As we mark World Aids Day today, the HIV epidemic remains a serious health problem. The most vulnerable victims are children and the number of HIV-positive children is increasing. As long as they continue to get the virus from their HIV-positive mothers, the battle against HIV/Aids can’t be won. Therefore, the World Health Organisation (WHO) and other UN agencies have called for the elimination of paediatric HIV by 2015.
The threat of infection among infants in the Southeast Asia region highlights the need to strengthen primary healthcare services and address the issue of gender and stigma. The number of HIV-positive children has increased considerably over the past eight years — from 89,000 in 2001 to 130,000 in 2009. The nations in the region have also made progress in providing care: almost half of HIV-positive children have access to treatment, as compared to about a quarter globally. Why, then, has there been an increase in the number? The main reason is that the coverage of the prevention-of-mother-to-child transmission programme (PMTCT) for HIV is low. In the region, women constitute 37% of people living with HIV/Aids. Without any intervention, about a third of infants born to infected mothers may acquire HIV. The virus can be transmitted during pregnancy, delivery or breastfeeding.
There are several measures to reduce the transmission: HIV testing and counselling for pregnant women, antiretroviral (ARV) therapy for women and ARV prophylaxis during pregnancy, delivery and the post-partum period (including during breastfeeding), as well as safer delivery and infant-feeding practices. The key to ensuring that children don’t get infected is to offer pregnant women an HIV test so that if they are found to be HIV-positive, they can be provided care, PMTCT and treatment services. Strengthening primary healthcare services is a critical goal.
The PMTCT programme was started in India in 2001 following a feasibility study in six high-prevalence states. Between January and December 2009, 5.53 million pregnant women were tested, of whom 19,357 were found to be HIV-positive. Almost two-thirds of them received prophylactic treatment to prevent mother-to-child transmission. Yet, only a fifth of the estimated 27 million annual pregnant women in India were counselled and tested for HIV in 2009. WHO is providing technical support to the National Aids Control Organisation to increase access to such services. The national strategies to achieve this include a recent policy change so that HIV testing is routinely offered as part of the basic antenatal screening blood tests, and community-based HIV screening by auxiliary nurses and midwives to identify HIV-positive women among those who are pregnant but don’t visit health facilities.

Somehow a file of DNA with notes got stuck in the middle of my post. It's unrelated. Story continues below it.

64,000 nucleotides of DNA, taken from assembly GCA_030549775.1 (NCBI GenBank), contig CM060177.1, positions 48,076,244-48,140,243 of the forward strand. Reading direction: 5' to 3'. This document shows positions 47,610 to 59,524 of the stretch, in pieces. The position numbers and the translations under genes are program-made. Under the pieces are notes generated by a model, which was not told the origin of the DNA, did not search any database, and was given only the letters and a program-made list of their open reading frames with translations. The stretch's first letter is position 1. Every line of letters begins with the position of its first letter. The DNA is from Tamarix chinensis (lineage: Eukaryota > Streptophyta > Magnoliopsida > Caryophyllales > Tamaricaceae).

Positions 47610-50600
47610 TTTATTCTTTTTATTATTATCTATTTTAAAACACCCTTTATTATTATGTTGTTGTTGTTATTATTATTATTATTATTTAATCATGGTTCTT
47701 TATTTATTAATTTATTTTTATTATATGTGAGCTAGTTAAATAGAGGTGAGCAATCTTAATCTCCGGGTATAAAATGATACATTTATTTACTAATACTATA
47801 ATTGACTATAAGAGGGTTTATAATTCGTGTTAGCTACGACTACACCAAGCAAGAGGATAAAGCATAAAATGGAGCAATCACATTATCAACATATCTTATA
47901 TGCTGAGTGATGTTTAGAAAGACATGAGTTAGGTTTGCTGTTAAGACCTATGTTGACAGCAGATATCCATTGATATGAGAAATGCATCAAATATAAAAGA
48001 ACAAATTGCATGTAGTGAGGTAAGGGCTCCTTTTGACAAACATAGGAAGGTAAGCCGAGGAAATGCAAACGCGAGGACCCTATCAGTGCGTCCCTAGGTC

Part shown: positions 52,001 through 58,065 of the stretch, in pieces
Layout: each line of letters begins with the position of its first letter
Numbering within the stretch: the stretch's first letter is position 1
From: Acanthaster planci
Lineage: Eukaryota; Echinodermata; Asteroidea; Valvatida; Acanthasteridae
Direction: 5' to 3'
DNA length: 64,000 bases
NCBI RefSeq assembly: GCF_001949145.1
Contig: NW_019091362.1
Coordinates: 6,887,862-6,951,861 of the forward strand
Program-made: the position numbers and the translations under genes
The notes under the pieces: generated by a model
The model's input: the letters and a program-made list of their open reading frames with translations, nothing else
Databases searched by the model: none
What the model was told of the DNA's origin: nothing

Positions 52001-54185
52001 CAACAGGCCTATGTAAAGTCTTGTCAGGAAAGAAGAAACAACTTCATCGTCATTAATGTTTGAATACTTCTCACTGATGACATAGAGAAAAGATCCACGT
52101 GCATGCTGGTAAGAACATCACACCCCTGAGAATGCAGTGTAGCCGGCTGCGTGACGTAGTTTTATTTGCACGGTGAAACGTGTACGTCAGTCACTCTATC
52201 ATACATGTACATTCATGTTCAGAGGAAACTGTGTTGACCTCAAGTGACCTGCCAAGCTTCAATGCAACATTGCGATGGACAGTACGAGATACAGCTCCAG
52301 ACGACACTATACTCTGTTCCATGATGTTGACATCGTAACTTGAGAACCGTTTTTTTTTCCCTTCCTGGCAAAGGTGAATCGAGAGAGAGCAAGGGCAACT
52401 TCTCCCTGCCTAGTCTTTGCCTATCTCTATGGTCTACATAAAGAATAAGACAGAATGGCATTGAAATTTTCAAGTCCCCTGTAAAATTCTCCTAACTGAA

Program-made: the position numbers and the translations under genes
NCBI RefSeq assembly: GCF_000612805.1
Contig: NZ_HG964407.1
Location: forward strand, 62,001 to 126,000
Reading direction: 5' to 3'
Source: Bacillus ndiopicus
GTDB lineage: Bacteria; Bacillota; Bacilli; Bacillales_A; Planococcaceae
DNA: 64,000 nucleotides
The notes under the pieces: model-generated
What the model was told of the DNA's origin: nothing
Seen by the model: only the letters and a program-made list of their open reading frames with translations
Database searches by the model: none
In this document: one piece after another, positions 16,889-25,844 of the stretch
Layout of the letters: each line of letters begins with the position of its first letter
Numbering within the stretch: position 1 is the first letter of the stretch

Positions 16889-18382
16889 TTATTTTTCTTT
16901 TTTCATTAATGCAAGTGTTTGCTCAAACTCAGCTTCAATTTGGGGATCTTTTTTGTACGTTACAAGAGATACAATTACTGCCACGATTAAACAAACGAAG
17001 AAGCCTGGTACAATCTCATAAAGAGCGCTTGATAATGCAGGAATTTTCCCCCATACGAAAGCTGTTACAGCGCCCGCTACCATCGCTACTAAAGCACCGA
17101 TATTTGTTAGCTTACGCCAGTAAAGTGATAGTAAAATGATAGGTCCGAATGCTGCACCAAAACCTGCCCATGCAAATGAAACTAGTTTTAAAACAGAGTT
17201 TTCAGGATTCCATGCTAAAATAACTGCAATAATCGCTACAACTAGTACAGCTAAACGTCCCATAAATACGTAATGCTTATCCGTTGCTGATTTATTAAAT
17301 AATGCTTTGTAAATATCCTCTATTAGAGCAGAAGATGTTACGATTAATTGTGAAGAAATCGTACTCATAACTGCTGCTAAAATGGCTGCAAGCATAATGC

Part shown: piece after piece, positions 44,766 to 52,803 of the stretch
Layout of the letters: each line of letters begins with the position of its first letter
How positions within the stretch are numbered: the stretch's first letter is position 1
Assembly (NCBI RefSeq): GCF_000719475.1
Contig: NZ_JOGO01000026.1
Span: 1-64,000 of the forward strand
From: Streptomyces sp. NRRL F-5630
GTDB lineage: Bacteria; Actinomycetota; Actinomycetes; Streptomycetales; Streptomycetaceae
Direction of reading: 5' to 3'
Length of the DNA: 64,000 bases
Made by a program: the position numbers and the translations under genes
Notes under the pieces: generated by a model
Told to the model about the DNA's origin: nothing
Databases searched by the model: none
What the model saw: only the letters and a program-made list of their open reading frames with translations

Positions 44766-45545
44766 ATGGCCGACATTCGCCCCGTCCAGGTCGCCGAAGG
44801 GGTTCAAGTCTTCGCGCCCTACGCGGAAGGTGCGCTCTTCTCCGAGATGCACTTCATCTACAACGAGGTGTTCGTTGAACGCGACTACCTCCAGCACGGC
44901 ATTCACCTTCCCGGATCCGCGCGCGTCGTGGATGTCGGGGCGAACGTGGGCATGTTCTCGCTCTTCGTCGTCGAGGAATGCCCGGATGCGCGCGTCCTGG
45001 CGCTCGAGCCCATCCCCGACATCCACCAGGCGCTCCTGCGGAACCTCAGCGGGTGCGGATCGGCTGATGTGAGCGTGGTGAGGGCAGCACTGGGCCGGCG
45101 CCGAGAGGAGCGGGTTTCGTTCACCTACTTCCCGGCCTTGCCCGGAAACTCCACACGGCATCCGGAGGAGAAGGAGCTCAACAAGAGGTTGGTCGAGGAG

HIV counselling and testing in primary healthcare centres is being undertaken in conjunction with the National Rural Health Mission to reach populations in individual districts. Greater involvement of accredited social health activists (ASHAs) is also being encouraged. Further plans include round-the-clock counselling and testing services in high-prevalence districts. Another strategy is to offer HIV screening to all direct walk-in emergency labour room patients with a user-friendly whole blood finger-prick HIV test.
The experience of Thailand, which has achieved universal access to an effective PMTCT programme, shows that this can be done with political commitment and leadership, a strategy based on scientific evidence and strong health systems. Thailand is the first nation in the region to integrate interventions to prevent mother-to-child HIV into its existing infrastructure of antenatal services in the early 2000s.
In 2010, WHO revised its guidelines for prevention of mother-to-child transmission. Studies in the past year suggest that antiretroviral therapy (ART) should start early in the course of disease in all patients, including infants under two years of age, for the greatest impact. Until recently, there were no strategies to prevent transmission of the HIV virus through breastfeeding, which accounts for almost half of all transmissions. But evidence shows that it can be prevented by providing either the mother or child with ARV drugs throughout the period of breastfeeding.
Ultimately, the epidemic of HIV/Aids can’t be dealt with in isolation. Experience from countries that have had the greatest success in controlling the epidemic, like India and Thailand, suggests that measures have to be an intrinsic part of primary healthcare services. Removing stigma and building stronger health systems and human resources are crucial to ensuring that HIV/Aids doesn’t destroy the lives of children even before they have begun.
(Samlee Plianbangchang is Regional Director, World Health Organisation, South-East Asia region)
*The views expressed by the author are personal